Feb 202011

Taking the First Steps to a Minimalist Lifestyle

Partly by design, partly due to necessity, I have taken up a minimalist lifestyle.  It really started in earnest about 10 years ago when I sold my house.  I was moving from a 2 bedroom 1 car garage into a 28 ft motor home.  As the time for the move got closer I started looking at all the shit I collected over the last 15 years of living in that money draining pile of crap and decided that, after the cats and the computer, if it didn’t fit in the motor home, it was gone.  Yard sale, ebay, trash, leave it behind, get rid of it.  6 years later I moved from the motorhome onto a 27 ft sailboat.  (Why yes, I’m single, how did you guess??)  When it was time to make the move, I decided, after the cats and the computer, whatever didn’t fit on the boat was gone.  I have since moved off the boat and rented out a small rv trailer but I have already decided that on my next move, back onto a boat, another rv, a small apartment, whatever, along with 2 very nervous cats, my computer, whatever else goes will fit into an ordinary backpack.  Going minimalist has without a doubt been one of the most liberating and exciting decisions I have ever made.  It has freed me up to do all sorts of new things, even for someone in his mid 50’s.  I now live where I want, the Florida Keys of course.  I have my own business which is starting to gel and produce a positive cash flow.  And I have the freedom to come and go as I please.  Nothing to hold me back if an opportunity that I fancy presents itself.

Minimalism is pretty much what is sounds like.  Living with less.  It’s not being poor, even though that was an incentive, but rather not wasting money and resources on the things that hold you back from having a full and rich life.  No mortgages, no car payments, no credit card.  No need to consume useless stuff that doesn’t enrich your life but rather hinders it.  We are taught from birth to be consumers.  Buy new, buy the best, replace the old.  Without this or that your life is a miserable failure.  People preach against debt, how bad it is, while at the same time making it so easy to get in debt with a low down payment and monthly payments that you won’t even notice.  The shiny new wears off fast on that new car or other purchase when you are in your 3rd year of 5 year loan and it seems to be no end to the payments.  I know, I was there.

Minimalism can be different things to different people.  You can take it to the extreme like I am trying to do and reduce everything you own down to a pack back.  Or it could be as simple as cleaning out your garage to the point where you can actually fit your car back into it again.  There is no right or wrong, it is what you are comfortable with.  But be forewarned, minimalism can be addictive.

As this blog progresses I will be offering tips and hints on achieving a minimalist lifestyle.  But for now, try taking the first steps toward reducing your clutter.  Take something small, like a box of old papers, receipts.  Sort them out into two piles.  Stuff you don’t need anymore and stuff you do need.  Be honest and objective with yourself.  Do you really need to hold onto that warranty on that blender you bought 3 years ago?  Take the pile that you don’t need and shred it.  Shred it and send the shreds to recycle.  The pile you do need, scan it, assuming you have a computer and a scanner, if not consider joining the rest of the planet in the 21st century and get one.  Scan, confirm you scanned correctly, then shred and recycle.  What you should end up with is an empty box and some electrons on your computer that look like the papers you just scanned.  Get rid of the box as there is alway an urge to fill an empty box with more crap, and move on to another.  Take it one step further and apply the same logic to a closet or small room.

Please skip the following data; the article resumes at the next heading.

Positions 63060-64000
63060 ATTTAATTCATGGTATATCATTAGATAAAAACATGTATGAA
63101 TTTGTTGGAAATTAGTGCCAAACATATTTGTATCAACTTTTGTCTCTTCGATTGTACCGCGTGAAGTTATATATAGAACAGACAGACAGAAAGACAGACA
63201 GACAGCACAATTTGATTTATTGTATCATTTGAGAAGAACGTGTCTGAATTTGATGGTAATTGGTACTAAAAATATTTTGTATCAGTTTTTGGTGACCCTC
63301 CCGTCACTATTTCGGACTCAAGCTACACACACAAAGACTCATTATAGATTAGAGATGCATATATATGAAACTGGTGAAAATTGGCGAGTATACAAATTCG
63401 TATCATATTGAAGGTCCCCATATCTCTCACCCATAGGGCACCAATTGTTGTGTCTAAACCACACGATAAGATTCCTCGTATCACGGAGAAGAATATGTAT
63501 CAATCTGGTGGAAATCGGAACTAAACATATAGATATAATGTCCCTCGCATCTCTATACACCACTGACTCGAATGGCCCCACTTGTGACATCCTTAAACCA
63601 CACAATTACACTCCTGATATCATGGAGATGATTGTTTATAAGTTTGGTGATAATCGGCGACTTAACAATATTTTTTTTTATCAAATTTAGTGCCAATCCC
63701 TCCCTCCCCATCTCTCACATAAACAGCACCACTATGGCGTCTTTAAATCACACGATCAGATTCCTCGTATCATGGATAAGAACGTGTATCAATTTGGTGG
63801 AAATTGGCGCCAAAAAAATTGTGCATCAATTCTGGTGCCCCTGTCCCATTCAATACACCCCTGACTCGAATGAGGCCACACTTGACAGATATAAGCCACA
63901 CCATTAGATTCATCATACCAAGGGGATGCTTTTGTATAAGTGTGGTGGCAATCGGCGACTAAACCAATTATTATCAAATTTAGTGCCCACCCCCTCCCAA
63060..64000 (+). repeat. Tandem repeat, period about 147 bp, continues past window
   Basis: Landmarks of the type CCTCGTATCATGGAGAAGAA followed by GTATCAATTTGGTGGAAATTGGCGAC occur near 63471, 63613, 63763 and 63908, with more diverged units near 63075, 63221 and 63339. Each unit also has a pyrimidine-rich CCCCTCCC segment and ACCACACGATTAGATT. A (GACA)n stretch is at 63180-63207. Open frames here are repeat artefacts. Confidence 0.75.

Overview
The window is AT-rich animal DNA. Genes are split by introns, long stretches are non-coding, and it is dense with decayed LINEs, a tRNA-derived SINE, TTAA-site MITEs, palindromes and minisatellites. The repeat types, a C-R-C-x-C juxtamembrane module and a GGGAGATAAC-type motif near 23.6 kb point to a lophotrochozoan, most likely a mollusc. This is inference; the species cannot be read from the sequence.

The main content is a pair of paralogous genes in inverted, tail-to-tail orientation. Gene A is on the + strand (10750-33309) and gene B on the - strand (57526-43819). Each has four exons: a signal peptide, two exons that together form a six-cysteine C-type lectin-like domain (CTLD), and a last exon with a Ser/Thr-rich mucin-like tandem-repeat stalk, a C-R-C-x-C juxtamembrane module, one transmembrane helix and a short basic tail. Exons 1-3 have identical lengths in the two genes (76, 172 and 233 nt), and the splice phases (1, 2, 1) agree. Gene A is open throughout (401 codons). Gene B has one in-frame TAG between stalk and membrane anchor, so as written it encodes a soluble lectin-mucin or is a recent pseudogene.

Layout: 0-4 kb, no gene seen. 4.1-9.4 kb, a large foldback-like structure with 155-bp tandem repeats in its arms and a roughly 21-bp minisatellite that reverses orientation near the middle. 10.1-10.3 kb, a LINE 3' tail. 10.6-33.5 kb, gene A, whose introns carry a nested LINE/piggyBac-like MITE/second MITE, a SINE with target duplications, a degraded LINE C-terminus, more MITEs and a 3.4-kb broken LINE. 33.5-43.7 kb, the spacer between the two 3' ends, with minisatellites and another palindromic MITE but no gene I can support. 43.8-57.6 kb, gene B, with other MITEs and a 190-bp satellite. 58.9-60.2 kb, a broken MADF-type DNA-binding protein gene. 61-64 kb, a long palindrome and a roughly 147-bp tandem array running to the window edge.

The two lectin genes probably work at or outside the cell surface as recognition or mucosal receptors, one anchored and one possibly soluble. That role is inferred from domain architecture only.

Impose a timeline on stuff.  When was the last time you used something?  Last week or last year?  I give a year on my things.  If I haven’t used it in a year, I don’t need it.  And none of this “I might need that”.  Either you do or you don’t.  If not, get rid of it.  If nothing else give it to a neighbor or a friend.  If you do need it you can alway borrow it.  If you follow that logic you will soon find a lot of empty space where there used to be clutter.  You are also going to find a lot less worry and stress as you rid yourself of unnecessary stuff.  It works but only when you get into the mindset that you just don’t need so much stuff to live.  Just don’t eliminate a bunch of stuff only to replace it with more useless stuff.

That’s all for this installment of Manatee Fritters.  Take some time and do an inventory of  what you have and what you need.  You will be surprised by how little it takes to maintain a full lifestyle.  See you next time.

The Fritter